Embryonic cells undergo sequential specification processes to generate multiple cell types of mature organs. Some cells retain pluripotency. They serve as stem or progenitor cells, and provide both new stem cells (self-renewal) and offspring for differentiation. The fate of some cells is to die by programmed cell death. In this thesis, the cell fates in nephrogenesis and spermatogenesis were studied. During kidney organogenesis, an outgrowth of the Wolffian duct, the ureteric bud, induces condensation of the metanephric mesenchyme into a cap condensate, the progenitor cell population that forms the epithelium of all future nephrons. The cap condensate is surrounded by stromal cells. The developmental fates of these cells that also surround the ureter and nascent nephrons, i.e. the kidney stroma, are poorly understood. Bone morphogenetic protein 4 (BMP4) inhibited the outgrowth of the ureteric bud from the Wolffian duct in organ culture. It also had an inhibitory effect on subsequent ureteric branching. The branching defect primarily reflected the effect of BMP4 on the mesenchymal components of the kidney. BMP4 promotes the recruitment of mesenchymal cells around the ureter and their differentiation into smooth muscle. This periureteric cell population likely has a regulatory function in subsequent ureteric growth and differentiation. The exogenous BMP4 also disrupted the cap condensates in kidney explants and large amounts of mesenchymal cells underwent apoptosis. BMP4 maintained the isolated metanephric mesenchymes while suppressing the nephrogenic potential, suggesting that BMP4 acts as a survival/differentiation factor for the stromal progenitors. The stromal cells are apparently essential for the formation and maintenance of the cap condensate. In some organs, such as the testis, the maintenance of stem cells throughout the life span is essential to the normal function, e.g. the formation of sperm cells. Spermatogonia with stem cell activity (SSCs) are among the undifferentiated spermatogonia located at the basement membrane of the seminiferous tubule. Daughters of SSCs both replenish the stem cell pool and enter the differentiation pathway into spermatozoa. Glial cell line-derived neurotrophic factor (GDNF), essential for ureteric branching morphogenesis, is also crucial to the self-renewal of the SSCs. Haploinsufficiency of the Gdnf gene in Gdnf+/- mice caused segmental exhaustion of stem cells, resulting in germ cell loss in old mice. In mice overexpressing GDNF in the testis, spermatogenesis was arrested and large clusters of spermatogonia accumulated in prepubertal animals. Thus, high GDNF concentration promotes the propagation of undifferentiated spermatogonia, whereas low GDNF levels allow SCCs to differentiate in excess and make them prone to depletion. In conclusion, signalling molecules, such as BMP4 and GDNF, affect the cell fates both in nephrogenesis and spermatogenesis by maintaining the precursor cells and promoting their differentiation.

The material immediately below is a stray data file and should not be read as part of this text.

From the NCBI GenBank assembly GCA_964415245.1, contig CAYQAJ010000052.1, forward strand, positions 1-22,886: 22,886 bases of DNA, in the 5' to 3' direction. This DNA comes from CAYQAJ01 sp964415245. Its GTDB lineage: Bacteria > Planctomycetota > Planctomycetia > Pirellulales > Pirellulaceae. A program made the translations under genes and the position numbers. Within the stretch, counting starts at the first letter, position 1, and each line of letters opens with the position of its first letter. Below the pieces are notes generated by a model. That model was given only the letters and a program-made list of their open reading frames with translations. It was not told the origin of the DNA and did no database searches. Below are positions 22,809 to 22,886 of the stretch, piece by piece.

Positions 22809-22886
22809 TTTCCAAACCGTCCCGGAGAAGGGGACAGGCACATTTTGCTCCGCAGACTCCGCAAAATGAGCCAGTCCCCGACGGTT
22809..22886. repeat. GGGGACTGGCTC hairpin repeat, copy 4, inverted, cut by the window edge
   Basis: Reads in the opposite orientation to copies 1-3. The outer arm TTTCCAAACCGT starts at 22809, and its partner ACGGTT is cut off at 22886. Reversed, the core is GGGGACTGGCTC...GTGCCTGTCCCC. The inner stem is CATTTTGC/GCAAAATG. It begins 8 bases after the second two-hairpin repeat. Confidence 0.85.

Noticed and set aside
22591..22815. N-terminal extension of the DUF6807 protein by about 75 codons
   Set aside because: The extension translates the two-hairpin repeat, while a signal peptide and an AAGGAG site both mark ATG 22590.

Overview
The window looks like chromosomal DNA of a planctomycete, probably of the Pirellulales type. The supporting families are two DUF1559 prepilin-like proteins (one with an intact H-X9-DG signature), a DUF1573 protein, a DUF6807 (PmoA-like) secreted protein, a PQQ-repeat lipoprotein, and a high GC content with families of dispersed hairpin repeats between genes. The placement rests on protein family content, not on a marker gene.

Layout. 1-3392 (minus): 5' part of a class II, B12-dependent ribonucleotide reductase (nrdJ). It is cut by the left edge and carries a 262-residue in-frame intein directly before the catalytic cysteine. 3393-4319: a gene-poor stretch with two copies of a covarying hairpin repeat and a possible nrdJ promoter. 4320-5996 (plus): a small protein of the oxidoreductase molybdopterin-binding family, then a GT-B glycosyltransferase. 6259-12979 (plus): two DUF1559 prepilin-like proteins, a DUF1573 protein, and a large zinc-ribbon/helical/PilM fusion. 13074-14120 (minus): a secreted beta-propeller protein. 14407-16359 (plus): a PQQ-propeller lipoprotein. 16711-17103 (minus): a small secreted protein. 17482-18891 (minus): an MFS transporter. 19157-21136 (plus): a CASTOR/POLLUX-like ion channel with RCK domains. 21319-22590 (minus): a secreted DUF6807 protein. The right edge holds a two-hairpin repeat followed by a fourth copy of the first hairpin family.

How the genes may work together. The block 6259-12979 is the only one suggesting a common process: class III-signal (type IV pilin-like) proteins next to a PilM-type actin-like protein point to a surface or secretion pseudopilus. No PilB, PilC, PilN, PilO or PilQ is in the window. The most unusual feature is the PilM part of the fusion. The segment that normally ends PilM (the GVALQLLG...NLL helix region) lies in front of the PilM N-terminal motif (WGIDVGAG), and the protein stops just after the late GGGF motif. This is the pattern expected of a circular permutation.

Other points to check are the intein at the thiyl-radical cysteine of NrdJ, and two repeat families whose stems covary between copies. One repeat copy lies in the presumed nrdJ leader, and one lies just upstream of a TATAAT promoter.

• Shakeel, Shabih (Helsingin yliopisto, 2014)